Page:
The most likely reason is a requirement to make an emergency landing soon after take-off. This could be due to an engine fault, a bird strike or a medical emergency, and since maximum take-off weight is far greater than maximum landing weight, the pilot needs to dump fuel.
For example topped up, an Airbus A380 carries 250 tonnes of fuel. While the maximum take-off weight of the aircraft is 575 tonnes, the maximum landing weight is 181 tonnes less. Landing with a heavier aircraft than that figure risks buckling the undercarriage, with potentially catastrophic results.
If an A380 were to take off with close to a full payload and very soon afterwards was required to make an emergency landing it would need to dump more than 150 tonnes of fuel. Fuel dumping would usually take place under instructions from the control tower, preferably over the sea or a rural area at an altitude high enough for the fuel to dissipate rather than allowing it to rain down to the ground in liquid form. Even so, the fuel vapour will end up in the atmosphere, and ultimately return to Earth in the form of rain.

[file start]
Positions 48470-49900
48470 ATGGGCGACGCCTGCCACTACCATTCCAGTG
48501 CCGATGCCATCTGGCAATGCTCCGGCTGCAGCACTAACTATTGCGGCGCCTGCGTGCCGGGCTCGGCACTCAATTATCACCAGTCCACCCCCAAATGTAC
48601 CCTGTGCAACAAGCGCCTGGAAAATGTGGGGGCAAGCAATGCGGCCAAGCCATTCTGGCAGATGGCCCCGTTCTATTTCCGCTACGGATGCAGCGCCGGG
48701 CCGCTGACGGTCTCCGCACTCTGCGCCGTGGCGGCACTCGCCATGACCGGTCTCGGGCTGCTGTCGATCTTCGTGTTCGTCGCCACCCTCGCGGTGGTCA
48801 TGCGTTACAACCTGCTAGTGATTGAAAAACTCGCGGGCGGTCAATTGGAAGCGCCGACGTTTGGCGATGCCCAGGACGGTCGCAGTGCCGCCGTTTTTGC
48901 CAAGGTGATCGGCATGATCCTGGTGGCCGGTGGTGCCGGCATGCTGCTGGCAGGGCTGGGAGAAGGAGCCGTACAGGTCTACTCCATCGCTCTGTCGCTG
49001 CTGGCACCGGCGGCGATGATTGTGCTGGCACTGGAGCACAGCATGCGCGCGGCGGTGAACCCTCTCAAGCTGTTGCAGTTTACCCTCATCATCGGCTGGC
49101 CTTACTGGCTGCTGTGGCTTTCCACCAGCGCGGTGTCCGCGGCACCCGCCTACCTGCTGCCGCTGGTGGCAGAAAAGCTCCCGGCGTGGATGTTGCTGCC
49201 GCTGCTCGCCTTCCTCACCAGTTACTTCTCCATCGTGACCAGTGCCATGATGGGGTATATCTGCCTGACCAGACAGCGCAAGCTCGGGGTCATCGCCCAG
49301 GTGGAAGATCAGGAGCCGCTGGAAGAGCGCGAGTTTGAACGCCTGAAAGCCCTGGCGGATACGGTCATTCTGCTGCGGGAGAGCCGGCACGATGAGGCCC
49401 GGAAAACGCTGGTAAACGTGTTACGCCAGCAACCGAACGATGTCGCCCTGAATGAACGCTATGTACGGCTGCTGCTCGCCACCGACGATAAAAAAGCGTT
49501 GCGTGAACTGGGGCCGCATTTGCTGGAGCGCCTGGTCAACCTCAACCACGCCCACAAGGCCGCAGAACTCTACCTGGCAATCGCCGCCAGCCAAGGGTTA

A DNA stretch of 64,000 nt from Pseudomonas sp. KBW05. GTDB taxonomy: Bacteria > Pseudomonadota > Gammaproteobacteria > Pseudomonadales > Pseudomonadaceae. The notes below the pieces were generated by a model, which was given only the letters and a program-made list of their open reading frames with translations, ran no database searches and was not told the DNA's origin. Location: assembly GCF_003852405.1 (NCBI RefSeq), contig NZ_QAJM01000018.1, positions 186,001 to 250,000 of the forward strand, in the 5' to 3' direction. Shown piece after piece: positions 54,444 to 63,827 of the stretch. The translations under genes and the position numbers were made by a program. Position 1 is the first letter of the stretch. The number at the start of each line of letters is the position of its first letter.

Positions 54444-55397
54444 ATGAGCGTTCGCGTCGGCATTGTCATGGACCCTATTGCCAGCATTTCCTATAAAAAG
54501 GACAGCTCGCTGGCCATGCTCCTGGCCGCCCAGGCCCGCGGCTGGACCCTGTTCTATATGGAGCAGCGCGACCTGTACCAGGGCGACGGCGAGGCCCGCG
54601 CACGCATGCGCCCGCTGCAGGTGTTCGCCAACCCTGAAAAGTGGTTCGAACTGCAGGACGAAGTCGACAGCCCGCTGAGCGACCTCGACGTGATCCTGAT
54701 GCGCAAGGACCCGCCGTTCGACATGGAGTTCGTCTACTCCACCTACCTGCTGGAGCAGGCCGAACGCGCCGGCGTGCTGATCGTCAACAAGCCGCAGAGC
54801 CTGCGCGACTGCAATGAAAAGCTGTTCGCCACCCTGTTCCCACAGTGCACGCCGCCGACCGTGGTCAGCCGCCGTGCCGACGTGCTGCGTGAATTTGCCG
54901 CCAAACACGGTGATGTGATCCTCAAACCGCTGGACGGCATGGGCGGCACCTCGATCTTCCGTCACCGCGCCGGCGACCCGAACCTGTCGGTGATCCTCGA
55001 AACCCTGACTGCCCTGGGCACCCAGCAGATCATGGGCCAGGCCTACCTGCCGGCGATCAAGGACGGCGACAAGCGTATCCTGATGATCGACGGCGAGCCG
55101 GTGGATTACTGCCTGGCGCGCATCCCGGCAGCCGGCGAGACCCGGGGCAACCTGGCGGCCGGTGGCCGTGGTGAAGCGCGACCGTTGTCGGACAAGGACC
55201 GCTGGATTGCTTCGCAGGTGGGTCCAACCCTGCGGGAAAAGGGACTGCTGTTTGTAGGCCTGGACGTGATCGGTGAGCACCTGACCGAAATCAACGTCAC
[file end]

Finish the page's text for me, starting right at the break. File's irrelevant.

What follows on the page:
Ideally, the minimum altitude for a fuel dump is around 2000 metres. Fuel is ejected at the rate of several tonnes per minute through valves on the trailing edge of the wings, close to the wingtips and away from the engines to avoid combustion.